Apparel giant VF Corporation is in the process of eliminating harmful chemicals before they enter the manufacturing stream. It has devised a chemical management program that screens for more than 400 harmful chemicals such as chlorinated solvents and formaldehyde.
The company requests suppliers to fill small vials with samples of each and every chemical used in their factories, which it sends to a designated lab for screening. If red rated chemicals are found, VF asks the supplier to switch it with a green rated chemical on its preferred list.
The program was tested in Mexico, Turkey and Los Angeles, and then rolled out across its entire supply chain in China, which includes dye houses and laundry and printing facilities, textile suppliers and cut-and-sew factories. In 2015, it will be launched with suppliers in India, Bangladesh and Vietnam.
In countries where VF has tested it, suppliers actually welcomed the clarity it brought to the somewhat murky chemical management process. When the results of the screening are shared, suppliers have often been surprised to discover the presence of certain chemicals, either because they were not chemical experts or because it was present in such minute quantities that it did not make the minimum parts per million when it would have been reported.
VF sources from nearly 2,000 suppliers in 60 countries. It’s the parent company of brands such as North Face, Timberland, Nautica, Lee and Wrangler.
The HKTDC Hong Kong Fashion Week for Fall/Winter and the concurrent HKTDC World Boutique, Hong Kong, kicked off with some 1,800 exhibitors from around the world taking part in it. The four-day extravaganza from January 19 to 22 at the Hong Kong Convention and Exhibition Centre (HKCEC) is based on the theme of “Light Me Up”. The two fairs expect 118 buying missions from 43 countries and regions, consisting of over 6,000 buyers from over 4,200 companies.
The 46th edition welcomed around 1,500 exhibitors from 19 countries and regions. They include first-time participants from Greece, Kyrgyzstan, Nepal and the Netherlands. A variety of novel and functional fabrics are on display with the Taiwan Sweater Industry Association presenting its sweaters that use nanotechnology to generate and retain warmth increasing body temperature by two degrees centigrade or more. Meanwhile, Hong Kong’s Nano Mintex is showcasing its products that use nanotechnology in clothing tailored to outdoor activities.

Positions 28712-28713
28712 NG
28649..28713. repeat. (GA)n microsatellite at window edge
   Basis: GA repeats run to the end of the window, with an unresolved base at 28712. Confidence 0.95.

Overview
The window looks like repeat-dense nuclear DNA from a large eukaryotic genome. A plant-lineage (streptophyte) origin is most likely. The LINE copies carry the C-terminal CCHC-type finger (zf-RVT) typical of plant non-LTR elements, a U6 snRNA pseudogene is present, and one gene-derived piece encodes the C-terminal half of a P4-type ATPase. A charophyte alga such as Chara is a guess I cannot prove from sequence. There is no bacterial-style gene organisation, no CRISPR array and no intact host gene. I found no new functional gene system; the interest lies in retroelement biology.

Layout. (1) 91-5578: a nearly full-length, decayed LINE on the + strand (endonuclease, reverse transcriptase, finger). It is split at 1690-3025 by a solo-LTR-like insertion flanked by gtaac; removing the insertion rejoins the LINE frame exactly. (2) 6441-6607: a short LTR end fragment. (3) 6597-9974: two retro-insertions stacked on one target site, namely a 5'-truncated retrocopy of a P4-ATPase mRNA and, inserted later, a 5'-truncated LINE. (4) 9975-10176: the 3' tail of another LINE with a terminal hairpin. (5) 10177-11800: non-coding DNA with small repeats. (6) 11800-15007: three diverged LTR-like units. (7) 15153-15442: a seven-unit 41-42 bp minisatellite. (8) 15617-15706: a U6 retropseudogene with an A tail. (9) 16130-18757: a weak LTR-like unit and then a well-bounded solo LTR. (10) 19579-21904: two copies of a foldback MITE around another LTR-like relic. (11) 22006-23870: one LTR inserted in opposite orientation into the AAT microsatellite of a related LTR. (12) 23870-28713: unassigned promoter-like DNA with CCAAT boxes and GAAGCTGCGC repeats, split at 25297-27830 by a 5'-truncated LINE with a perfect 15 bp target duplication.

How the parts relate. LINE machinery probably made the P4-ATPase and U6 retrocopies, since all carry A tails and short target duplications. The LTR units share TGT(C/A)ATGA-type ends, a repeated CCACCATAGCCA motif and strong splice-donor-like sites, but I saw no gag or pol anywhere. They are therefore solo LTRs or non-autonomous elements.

The 13th edition of World Boutique featuring a record number of over 660 local and international brands including 2%, Moiselle, Shanghai Tang and Zalora as well as Aquascutum from the United Kingdom and Germany’s Marccain, has 300-plus exhibitors as new participants coming from Finland, Nepal, New Zealand, South Africa and the United States. New to the event this year is the Fashionally Pavilion which is dedicated to presenting designs from various local designers. The Finland-Hong Kong Trade Association and the Thailand Textile Institute have organised new group pavilions to debut in the exhibition. Taiwan Textile Federation will also showcase various functional textile products. The Federation of Hong Kong Watch Trades & Industries will also lead seven watch brands such as Memorigin, Edwin and Temporis to showcase at the fair.
Over 30 fashion shows, including the Hong Kong Fashion Extravaganza 2015 presented by Audi Hong Kong, will be showcased in World Boutique, Hong Kong. The shows include celebrated designers from Europe, the US and Asia, namely, Hong Kong design duo Eri Chu and Philip Chu, Loris Diran from New York, Swedish designer Lars Wallin and renowned designer Wang Yutao from Beijing.
The Hong Kong Young Fashion Designers’ Contest 2015 tomorrow will see the 16 finalists display their design
creations on stage at the HKCEC, competing for honours in the following four categories: Contemporary Day-wear Group, Party & Evening-wear Group, Best Accessories Design Award and Overall Winner. H&M Creative Advisor Margareta van den Bosch of Sweden will be the VIP Judge. Ten recent winners of the contest, who have started their own labels, are participating in the fairs.
Two private sector companies TUV-SUD Bangladesh and Veritas Engineering have undertaken speedy structural, fire and electrical safety inspections of factories in Bangladesh as part of the national initiative under the National Tripartite Plan of Action for Fire and Structural Safety (NTPA). The companies started their inspections on January 22, and are expected to complete the same by end of April.
The International Labour Organization (ILO) supports the work through its Improving Working Conditions in the RMG sector project, an initiative funded by Canada, the Netherlands and the UK. Bangladesh has around 3,500 export-orientated ready-made garment factories, out of which 1,690 factories are being inspected by two initiatives led by brands and retailers from Europe - the Bangladesh Accord on Fire and Building Safety and North America (the Alliance for Bangladesh Worker Safety).